Long hill intervals: Elevate your front wheel. After warming up, ride 3 to 6 climbing intervals at the level of effort you’d climb a long hill. You’re breathing deeply and your legs are definitely working, but not feeling the burn. Between each interval, recover for about the same duration as the interval by riding at an easy pace — imagine you’re spinning down a gentle decline.

Standing intervals: This takes just 30 minutes. Warm up for five minutes. Then put it in a big gear and stand as long as you can. Every five minutes, stand again for a total of 5 reps over 30 minutes. Each workout I try to increase the time standing by at least 5 seconds in each rep.

Power pyramid: Set a moderate resistance. Pedal for 1 minute in your lowest (easiest) gear, then shift up one gear harder and pedal for another minute. Keep shifting up one gear every minute until you get to your hardest gear. Pedal in the hardest gear for a minute and then work your way back down one gear every minute. Try to keep the same cadence throughout.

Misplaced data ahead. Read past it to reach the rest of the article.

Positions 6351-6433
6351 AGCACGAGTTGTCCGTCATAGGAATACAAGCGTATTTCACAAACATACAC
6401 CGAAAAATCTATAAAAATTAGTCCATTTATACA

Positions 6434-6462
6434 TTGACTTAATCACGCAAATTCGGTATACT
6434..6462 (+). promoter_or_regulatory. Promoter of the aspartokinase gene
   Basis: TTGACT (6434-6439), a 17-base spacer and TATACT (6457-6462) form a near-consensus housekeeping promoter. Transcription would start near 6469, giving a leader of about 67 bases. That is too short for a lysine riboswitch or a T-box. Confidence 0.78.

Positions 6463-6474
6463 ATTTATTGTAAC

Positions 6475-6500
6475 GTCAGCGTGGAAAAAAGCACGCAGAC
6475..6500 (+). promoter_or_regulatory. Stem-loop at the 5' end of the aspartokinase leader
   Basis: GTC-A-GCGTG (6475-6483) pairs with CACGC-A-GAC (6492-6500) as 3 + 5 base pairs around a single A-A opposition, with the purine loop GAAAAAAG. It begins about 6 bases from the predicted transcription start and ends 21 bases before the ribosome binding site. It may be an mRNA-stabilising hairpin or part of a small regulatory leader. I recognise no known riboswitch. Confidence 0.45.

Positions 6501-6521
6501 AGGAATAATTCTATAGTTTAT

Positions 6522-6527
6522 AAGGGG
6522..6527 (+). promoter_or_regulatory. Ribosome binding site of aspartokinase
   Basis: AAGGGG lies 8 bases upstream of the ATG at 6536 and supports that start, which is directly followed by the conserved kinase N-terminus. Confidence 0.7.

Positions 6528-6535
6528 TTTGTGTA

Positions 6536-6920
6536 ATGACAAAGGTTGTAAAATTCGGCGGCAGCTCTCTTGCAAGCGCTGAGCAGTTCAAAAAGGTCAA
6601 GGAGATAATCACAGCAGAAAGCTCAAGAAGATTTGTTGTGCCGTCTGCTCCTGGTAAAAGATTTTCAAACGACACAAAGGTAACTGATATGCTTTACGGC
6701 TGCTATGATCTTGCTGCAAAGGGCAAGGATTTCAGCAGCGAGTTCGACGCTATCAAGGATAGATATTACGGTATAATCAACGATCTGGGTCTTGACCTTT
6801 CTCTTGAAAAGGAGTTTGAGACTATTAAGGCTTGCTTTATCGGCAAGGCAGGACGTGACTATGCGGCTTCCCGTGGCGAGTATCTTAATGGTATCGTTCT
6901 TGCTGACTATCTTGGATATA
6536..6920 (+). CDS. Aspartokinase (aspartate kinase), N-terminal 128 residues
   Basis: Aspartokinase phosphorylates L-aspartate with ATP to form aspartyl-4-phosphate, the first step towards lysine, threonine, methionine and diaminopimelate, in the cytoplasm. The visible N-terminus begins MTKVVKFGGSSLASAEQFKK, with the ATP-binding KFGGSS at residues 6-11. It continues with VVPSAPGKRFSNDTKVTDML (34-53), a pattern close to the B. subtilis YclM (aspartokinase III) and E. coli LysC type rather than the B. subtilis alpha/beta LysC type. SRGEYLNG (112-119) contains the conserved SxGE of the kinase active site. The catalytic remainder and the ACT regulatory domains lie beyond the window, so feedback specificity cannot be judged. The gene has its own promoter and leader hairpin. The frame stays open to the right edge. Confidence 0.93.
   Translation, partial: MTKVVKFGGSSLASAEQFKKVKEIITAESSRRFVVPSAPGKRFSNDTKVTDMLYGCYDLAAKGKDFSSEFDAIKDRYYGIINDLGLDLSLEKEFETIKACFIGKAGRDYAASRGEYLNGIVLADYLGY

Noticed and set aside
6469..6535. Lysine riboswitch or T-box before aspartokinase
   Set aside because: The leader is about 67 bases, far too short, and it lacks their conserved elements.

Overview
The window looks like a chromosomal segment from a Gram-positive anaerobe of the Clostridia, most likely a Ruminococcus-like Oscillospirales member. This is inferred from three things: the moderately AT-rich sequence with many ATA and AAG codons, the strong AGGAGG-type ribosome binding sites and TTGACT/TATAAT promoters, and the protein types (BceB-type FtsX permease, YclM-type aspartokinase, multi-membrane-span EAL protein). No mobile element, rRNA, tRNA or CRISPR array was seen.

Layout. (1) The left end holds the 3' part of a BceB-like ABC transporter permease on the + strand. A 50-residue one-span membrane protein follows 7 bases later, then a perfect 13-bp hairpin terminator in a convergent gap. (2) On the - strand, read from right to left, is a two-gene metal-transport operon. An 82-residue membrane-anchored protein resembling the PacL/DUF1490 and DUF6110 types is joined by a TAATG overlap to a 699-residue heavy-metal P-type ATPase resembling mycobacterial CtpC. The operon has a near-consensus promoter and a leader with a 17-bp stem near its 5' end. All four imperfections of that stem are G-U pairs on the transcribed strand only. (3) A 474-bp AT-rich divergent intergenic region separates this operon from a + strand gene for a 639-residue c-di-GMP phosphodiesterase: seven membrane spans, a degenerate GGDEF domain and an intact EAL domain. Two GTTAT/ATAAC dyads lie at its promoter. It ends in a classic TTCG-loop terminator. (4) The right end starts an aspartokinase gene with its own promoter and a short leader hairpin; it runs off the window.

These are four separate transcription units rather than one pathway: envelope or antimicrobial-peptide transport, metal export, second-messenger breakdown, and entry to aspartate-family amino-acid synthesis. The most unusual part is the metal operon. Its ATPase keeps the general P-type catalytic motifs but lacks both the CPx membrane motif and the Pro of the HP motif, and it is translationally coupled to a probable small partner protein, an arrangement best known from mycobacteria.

You can do these on successive days and can incorporate them into warm-ups for other workouts.

One-Legged Pedaling

This is also a great way to warm up. Set a moderate resistance. Unclip and rest your left foot on a box, stool, etc. and start with your right leg:

  • 0:30 - 60 seconds right leg
  • 0:30 - 60 both (don't bother to clip in your left foot; just pedal easy to recover)
  • 0:30 - 60 right leg
  • 0:30 - 60 both
  • 0:30 - 60 right leg
  • 0:30 - 60 both

Each week try to increase each one-leg effort by 5 seconds.


Use a moderate resistance and in zone 2 and 3 increase the cadence as follow. Only go as high as you can while pedaling smoothly:

  • 1 min @ 80 RPM
  • 1 min @ 90 RPM
  • 1 min @ 100 RPM
  • 1 min @ 110 RPM
  • 1 min @ 120 RPM
  • 1 min @ 130 RPM
  • 1 min @ 120 RPM
  • 1 min @ 110 RPM
  • 1 min @ 100 RPM